Australia's wait for a British Open title goes on
AUSTRALIA'S wait for a British Open title goes on after another tail of woe on the final day at St Andrew's.
Greg Norman last held the claret jug aloft in 1993 after winning at Turnberry and the likes of Marc Leishman, Jason Day and Adam Scott will have to wait until Royal Troon next year to try to break the drought.
All went close during the final round as the Open went into a Monday for only the second time in its history because of poor weather.
In fact, at one point both Scott and Leishman were leading the championship, with Day always within at least two shots of the lead in his bogey-free round.
But ultimately all three were close but had no cigar as American Zach Johnson beat South African Louis Oosthuizen and Leishman in a three-way playoff after all finished on -15under par.
Scott was spectacular on the opening 10 holes, claiming six birdies, before, not for the first time at a British Open, imploding on his last five.
He double-bogied 14, bogied 15 missing a putt from inside 30cm, bogied 17 and double bogied the last after hitting his tee shot out of bounds to eventually finish five shots off the pace on -10under.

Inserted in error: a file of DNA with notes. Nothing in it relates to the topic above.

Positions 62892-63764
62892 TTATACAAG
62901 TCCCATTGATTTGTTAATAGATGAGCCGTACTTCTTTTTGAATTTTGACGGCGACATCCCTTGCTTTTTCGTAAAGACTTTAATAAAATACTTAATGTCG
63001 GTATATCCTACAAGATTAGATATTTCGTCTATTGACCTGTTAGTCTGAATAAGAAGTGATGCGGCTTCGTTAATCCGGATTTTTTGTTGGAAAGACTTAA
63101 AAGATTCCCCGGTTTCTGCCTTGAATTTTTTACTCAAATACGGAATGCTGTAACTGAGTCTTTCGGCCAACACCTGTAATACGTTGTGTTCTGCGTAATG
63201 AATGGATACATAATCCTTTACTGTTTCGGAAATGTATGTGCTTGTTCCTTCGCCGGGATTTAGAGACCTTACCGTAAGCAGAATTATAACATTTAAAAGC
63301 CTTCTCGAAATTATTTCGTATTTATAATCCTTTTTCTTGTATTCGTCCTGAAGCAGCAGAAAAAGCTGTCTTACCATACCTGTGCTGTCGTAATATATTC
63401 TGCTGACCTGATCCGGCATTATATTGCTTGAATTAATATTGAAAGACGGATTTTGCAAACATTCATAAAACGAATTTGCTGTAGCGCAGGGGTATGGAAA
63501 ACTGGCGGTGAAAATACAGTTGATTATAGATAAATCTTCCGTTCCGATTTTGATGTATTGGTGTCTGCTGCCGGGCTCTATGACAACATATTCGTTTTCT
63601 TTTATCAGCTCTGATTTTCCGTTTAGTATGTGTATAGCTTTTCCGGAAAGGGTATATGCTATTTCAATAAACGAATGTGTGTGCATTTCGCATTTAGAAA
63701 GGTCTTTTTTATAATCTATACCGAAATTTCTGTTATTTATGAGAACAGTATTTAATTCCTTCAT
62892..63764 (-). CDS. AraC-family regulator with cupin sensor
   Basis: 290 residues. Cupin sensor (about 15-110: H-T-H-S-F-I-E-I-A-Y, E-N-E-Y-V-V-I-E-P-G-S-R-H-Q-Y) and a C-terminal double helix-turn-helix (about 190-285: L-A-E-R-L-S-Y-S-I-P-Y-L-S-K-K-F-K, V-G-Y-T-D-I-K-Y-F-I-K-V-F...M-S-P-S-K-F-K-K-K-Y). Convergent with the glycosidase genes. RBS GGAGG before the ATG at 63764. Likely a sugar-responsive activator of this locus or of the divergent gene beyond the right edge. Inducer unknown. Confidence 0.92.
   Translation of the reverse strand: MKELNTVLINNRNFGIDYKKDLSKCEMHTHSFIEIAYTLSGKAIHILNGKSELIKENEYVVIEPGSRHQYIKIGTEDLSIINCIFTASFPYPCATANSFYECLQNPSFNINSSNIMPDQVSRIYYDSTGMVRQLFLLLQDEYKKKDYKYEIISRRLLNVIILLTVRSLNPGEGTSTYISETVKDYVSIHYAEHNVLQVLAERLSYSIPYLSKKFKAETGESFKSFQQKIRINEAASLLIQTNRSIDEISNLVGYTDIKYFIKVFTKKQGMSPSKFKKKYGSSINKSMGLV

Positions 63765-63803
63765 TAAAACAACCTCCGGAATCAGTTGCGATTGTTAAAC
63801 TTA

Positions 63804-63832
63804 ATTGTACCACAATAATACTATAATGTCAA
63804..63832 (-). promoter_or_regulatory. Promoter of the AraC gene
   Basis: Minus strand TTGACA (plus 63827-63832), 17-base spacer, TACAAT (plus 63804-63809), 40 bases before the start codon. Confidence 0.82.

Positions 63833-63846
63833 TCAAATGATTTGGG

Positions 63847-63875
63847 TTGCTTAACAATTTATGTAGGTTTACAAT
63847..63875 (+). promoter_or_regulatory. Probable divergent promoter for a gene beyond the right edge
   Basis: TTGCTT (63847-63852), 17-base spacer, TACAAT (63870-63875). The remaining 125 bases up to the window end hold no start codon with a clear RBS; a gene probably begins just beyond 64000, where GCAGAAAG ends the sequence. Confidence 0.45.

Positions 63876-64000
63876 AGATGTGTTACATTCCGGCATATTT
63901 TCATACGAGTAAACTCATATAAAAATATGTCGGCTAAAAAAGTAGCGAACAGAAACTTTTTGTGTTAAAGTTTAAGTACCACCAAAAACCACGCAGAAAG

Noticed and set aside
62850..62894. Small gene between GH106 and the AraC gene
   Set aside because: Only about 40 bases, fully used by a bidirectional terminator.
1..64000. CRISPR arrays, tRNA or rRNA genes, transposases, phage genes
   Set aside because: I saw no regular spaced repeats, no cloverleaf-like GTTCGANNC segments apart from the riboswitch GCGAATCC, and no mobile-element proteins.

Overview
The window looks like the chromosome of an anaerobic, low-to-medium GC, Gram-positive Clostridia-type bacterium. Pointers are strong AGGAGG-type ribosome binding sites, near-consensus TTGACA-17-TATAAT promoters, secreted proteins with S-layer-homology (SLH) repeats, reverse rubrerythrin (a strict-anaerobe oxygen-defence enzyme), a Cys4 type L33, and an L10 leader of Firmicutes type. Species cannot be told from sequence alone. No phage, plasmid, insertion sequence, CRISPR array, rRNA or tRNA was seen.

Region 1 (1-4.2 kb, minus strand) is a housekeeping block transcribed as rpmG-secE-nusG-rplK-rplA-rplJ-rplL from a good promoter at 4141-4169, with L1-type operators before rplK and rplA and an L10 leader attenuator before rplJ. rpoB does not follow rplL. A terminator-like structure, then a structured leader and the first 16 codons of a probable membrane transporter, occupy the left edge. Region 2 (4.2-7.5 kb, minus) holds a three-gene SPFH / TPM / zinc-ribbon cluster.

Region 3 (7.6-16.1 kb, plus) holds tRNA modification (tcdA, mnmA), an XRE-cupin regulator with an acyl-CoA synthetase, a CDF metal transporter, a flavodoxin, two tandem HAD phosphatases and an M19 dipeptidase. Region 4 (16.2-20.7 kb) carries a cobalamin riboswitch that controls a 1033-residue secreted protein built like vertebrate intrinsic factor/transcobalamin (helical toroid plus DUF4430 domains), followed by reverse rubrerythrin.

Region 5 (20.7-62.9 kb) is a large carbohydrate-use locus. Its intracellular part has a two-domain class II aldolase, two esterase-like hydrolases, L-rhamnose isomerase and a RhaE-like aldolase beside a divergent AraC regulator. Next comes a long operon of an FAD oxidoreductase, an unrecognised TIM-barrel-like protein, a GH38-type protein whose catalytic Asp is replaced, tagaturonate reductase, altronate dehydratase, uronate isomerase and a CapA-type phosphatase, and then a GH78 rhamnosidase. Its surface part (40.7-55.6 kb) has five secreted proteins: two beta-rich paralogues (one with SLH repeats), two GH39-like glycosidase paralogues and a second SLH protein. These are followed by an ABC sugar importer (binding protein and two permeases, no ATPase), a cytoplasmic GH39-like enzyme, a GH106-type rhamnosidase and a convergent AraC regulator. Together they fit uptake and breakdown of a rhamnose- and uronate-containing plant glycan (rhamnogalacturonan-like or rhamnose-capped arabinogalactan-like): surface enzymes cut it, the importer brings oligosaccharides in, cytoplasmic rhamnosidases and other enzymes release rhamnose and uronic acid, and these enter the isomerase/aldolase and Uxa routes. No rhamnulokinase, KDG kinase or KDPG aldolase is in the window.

Day finished in a tie for fourth on -14under with Jordan Spieth, who just missed out on a chance of winning the first three majors of the year in his bid for a calendar year grand slam.
It was Day's ninth top-10 finish in a major and surely a big crown is heading his way soon.
Leishman led by two on -16under at one point during his round of 66 but a dropped shot on the 17th put him back into a tie for the lead with Johnson.
A bogey on the first extra hole also cruelled his chances after his ball fell into a divot on the first.
Johnson and Oosthuizen both birdied that hole to leave Leishman in their wake and when the American also birdied the next, that was enough to give him the crown as oosthuizen missed a putt on the 18th to take the playoff into sudden death.
Leishman's wife Audrey almost died earlier this year after being diagnosed with myopathy, a disease which causes the muscles to stop functioning.
He said those dramas were not on his mind and he also did not believe he was owed some luck because of the troubles in his personal life.
"The golf course doesn't discriminate on what's happened or who you are," he said.
"I didn't think about it really, at all.
"I texted her between the finish in play and the playoff, but apart from that just trying to make birdies and see how we ended up.
"It was probably when I walked off the 17th green that I knew it wasn't going to happen the way I wanted it to happen."